Tag Archives: Florida

Tropical Storm Karen Gets Weak As It Approaches Louisiana

Tropical Storm KarenUPDATED NEW ORLEANS (October 5, 2013) –

                                 LATEST WARNINGS AND WATCHES

KAREN EXPECTED TO MOVE OVER SOUTHEASTERN LOUISIANA TONIGHT AND EARLY SUNDAY

A Tropical Storm Warning is in effect for Morgan City, LA. to the mouth of the Pearl River.

A Tropical Storm Warning is in effect for the entire New Orleans metropolitan area, Lake Maurepas, Lake Pontchartrain, and from east of the Pearl River to Indian Pass, Florida.

The National Weather Service lifted hurricane watches along the Gulf Coast on Friday, as Tropical Storm Karen ran the gamut from a potential Louisiana-bound  possible hurricane with 65 mph winds, to a slight change in course, to stationary, and now appears to be weakening – with winds of up to only 40 mph – as it gets closer to land.

A 10:00 AM advisory today indicated the storm was hesitating about 180 miles south of the mouth of the Mississippi River, moving north at 7 mph, with a slow turn northeast expected Saturday night, then another, faster turn east-northeast on Sunday night and Monday.

UPDATED NEW ORLEANS (October 3, 2013) — 2013 will likely go down as one of the most uneventful hurricane seasons on record, but it’s not over ’til November 30th. Thursday evening, forecasters were predicting that Tropical Storm Karen could possibly become a Category 1 hurricane as it nears the coast of Louisiana Saturday morning, and make a direct near the mouth of the Mississippi River.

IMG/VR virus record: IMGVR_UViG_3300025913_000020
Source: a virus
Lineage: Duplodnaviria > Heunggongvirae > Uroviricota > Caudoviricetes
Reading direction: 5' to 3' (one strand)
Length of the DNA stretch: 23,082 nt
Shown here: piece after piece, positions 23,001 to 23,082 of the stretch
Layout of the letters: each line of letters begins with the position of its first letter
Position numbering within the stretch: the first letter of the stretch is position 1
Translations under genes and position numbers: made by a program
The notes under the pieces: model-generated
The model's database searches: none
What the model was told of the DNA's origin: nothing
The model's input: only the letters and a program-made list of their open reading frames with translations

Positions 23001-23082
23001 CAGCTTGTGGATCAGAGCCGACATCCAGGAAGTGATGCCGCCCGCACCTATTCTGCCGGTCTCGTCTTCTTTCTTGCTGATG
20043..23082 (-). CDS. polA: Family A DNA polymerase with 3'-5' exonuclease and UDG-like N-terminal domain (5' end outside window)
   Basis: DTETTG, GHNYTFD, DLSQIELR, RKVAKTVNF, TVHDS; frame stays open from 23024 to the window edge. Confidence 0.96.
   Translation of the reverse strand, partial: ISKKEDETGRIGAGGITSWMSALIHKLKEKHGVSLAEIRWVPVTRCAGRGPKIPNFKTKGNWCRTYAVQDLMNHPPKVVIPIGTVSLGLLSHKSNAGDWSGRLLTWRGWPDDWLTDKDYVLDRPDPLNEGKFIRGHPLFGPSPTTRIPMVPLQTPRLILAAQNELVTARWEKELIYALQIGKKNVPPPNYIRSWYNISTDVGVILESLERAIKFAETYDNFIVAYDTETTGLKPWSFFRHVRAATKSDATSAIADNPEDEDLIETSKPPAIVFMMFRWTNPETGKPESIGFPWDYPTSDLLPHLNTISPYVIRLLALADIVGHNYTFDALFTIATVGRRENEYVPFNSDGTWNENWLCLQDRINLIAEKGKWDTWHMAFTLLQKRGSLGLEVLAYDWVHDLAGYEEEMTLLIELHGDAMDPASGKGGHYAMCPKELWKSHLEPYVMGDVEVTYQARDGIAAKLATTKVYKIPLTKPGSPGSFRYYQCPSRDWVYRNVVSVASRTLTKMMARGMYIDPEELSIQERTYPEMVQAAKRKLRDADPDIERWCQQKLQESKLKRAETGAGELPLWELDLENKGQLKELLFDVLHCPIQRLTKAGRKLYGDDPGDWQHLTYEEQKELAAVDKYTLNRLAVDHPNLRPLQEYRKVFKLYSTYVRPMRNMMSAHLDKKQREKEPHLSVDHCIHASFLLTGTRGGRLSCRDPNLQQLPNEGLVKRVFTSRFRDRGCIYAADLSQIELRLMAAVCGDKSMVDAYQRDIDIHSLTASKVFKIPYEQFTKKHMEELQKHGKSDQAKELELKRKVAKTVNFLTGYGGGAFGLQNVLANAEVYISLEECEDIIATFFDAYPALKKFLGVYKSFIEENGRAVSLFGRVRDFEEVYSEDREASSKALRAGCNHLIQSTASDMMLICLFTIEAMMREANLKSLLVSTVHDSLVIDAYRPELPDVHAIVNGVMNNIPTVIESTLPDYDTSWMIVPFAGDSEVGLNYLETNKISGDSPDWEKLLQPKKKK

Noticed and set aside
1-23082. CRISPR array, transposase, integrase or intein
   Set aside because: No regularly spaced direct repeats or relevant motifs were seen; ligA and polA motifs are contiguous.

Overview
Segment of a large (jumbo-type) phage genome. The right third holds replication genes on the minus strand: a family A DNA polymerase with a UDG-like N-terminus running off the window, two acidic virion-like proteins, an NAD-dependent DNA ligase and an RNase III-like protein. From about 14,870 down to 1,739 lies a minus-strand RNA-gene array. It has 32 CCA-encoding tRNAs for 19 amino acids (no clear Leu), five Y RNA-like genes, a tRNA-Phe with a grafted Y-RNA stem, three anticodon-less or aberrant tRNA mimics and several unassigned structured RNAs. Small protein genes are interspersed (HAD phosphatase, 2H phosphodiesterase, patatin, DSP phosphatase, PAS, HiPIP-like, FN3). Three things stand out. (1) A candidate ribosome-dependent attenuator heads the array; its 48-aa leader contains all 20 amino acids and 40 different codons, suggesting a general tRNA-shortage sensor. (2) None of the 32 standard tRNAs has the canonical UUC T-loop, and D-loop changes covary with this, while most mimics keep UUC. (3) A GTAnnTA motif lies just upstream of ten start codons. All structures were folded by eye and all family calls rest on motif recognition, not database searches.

At 10PM, Karen was located about 340 miles south of the mouth of the Mississippi River, The National Weather Service said Karen continues to move slowly northwest at 10 mph, with winds of 65 mph

Along the Gulf Coast, high winds, power outages, along with storm surges of anywhere from 2-5 feet are expected in some places, and a state of emergency has been declared by the Governors of Louisiana and Mississippi, while Governor Scott declared a state of emergency in 18 Florida counties.

Tropical Storm Karen (photo courtesy noaa)
In Alabama, Governor Robert Bentley is encouraging residents to be prepared. “Our state agencies are monitoring the track of Tropical Storm Karen, and Alabama families should do the same,” Governor Bentley said in a statement earlier today. “Understand this storm can affect people inland as well, not just on the Coast.

In Louisiana, a Tropical Storm Watch was issued for St. Tammany, Ascension, Livingston, assumption, St. James. St. John the Baptist, Upper Lafourche, St. Charles, Upper Jefferson, Orleans, Upper Plaquemines, Upper St. Bernard. Upper , lower Terrebonne, lower Lafourche and Southern Tangipahoa.